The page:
Local mental health services will not have the capacity to
implement new guidelines that state children suffering from
depression should be offered psychological therapy ahead of
medication, a campaigner has warned, writes Simeon
While welcoming the guidelines, published by the National
Institute for Health and Clinical Excellence, Young Minds deputy
director Dinah Morley said there were “almost certainly not
enough therapists” to deliver them.
She said that if the guidelines encouraged more people to demand
therapy it would put pressure on new services to be developed, but
said many young people would continue to be forced into the private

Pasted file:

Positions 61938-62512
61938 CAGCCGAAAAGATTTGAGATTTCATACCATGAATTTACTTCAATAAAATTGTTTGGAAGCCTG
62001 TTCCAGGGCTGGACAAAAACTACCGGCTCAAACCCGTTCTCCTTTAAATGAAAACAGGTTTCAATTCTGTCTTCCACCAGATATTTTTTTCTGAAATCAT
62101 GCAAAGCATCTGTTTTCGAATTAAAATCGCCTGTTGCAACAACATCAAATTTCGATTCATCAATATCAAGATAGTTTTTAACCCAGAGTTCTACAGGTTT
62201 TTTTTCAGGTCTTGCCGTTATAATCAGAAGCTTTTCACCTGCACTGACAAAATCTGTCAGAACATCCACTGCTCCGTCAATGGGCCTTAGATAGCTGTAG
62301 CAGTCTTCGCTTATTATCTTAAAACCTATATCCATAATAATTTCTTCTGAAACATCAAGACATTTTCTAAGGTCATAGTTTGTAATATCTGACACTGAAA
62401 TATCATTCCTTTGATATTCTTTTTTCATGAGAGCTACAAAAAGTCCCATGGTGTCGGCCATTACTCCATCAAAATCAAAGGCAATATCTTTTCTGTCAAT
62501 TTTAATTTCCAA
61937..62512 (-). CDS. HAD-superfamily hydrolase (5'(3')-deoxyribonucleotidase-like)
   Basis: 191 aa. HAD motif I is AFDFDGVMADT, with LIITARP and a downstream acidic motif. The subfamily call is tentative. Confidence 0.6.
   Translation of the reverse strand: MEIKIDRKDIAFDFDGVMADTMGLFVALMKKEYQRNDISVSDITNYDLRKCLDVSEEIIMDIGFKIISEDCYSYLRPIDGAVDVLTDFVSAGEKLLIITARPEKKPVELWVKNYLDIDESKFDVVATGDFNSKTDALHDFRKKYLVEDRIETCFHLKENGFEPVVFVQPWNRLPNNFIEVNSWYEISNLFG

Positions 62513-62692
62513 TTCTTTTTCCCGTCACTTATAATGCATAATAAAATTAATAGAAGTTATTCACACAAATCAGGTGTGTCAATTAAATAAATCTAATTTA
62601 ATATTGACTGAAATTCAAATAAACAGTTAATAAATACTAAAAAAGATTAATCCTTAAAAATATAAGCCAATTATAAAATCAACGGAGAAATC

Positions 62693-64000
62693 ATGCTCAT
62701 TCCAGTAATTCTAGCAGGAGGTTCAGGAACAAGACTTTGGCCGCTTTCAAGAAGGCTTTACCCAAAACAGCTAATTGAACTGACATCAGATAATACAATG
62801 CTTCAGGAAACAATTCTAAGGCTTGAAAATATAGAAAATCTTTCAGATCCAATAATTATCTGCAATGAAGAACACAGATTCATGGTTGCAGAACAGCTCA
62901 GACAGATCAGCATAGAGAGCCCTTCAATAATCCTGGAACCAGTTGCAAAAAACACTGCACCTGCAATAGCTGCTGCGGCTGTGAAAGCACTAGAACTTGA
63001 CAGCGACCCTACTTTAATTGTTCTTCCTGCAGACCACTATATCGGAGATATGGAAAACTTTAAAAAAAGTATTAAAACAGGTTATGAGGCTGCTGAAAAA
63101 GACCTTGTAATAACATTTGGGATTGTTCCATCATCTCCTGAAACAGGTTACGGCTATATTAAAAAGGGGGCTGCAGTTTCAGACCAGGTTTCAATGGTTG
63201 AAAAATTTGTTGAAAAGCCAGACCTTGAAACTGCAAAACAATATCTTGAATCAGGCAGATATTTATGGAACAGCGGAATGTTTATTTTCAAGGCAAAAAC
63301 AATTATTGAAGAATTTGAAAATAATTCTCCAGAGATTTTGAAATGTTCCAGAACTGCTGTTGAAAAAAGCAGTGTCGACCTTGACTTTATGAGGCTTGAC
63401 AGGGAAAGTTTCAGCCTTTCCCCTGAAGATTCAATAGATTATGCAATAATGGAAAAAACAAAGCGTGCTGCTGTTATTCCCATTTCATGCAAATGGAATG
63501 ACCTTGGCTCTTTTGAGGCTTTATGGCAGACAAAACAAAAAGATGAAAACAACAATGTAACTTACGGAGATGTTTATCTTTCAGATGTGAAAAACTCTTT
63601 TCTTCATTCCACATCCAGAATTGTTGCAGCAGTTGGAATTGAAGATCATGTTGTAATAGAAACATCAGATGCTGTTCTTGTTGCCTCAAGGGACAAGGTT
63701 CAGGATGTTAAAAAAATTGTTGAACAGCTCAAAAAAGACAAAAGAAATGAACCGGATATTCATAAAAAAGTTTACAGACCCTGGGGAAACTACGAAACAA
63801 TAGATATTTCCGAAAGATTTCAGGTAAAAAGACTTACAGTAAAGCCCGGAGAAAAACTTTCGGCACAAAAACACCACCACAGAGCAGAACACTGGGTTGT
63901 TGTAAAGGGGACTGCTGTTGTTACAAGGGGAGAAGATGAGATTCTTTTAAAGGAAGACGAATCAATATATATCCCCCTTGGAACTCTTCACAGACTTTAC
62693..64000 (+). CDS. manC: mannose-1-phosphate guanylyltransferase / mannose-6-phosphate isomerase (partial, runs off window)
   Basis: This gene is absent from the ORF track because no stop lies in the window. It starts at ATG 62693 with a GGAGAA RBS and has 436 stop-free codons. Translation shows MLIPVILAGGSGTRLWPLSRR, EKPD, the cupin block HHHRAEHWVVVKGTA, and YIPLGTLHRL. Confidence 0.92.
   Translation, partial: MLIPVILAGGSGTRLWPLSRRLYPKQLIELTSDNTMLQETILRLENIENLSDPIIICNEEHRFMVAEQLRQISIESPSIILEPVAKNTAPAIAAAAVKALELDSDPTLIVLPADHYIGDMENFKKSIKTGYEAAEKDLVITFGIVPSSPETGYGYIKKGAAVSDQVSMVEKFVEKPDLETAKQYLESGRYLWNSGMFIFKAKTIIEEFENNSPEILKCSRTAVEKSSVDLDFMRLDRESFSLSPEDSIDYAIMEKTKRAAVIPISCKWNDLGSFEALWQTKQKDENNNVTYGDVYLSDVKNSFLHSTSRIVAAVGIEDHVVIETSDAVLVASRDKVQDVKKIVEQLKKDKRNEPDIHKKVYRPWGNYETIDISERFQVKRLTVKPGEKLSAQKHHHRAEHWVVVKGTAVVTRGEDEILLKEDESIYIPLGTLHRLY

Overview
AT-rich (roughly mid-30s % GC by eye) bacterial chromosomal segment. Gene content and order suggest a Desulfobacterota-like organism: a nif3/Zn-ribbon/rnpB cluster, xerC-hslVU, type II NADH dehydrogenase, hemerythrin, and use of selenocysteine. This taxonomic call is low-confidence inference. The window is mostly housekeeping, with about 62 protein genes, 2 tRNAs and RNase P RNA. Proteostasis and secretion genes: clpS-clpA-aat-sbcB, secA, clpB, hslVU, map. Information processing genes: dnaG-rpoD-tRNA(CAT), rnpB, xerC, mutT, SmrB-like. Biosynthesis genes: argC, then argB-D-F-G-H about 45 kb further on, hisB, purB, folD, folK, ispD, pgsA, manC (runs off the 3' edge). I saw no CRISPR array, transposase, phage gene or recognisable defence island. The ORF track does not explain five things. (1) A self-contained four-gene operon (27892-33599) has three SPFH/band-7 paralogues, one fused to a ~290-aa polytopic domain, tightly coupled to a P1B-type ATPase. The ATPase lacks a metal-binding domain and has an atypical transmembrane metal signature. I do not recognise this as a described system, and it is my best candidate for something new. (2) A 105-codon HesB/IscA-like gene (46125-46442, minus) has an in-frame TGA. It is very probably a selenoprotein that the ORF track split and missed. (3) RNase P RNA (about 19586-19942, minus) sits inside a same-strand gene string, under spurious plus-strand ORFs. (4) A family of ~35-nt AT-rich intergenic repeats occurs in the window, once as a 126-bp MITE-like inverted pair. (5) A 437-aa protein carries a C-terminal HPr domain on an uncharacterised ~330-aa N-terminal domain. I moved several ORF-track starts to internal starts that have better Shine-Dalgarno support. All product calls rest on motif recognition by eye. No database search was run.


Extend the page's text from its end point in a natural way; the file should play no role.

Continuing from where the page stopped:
sector for treatment.
“What the guidance heralds is a need for a much greater
awareness among all professionals working with children and also
the need to have highly specialised professionals available,”
The guidelines recommend that children with moderate to severe
depression be offered at least three months of cognitive
behavioural, interpersonal or family therapy.
Antidepressants should only be offered in combination with
therapy and should not be offered at all to children with mild
depression, the guidelines say.
Health and social care professionals in primary care, schools or
other relevant settings should be trained to detect symptoms of
depression in children and young people. And attention must also be
given to psychiatric problems in parents, according to the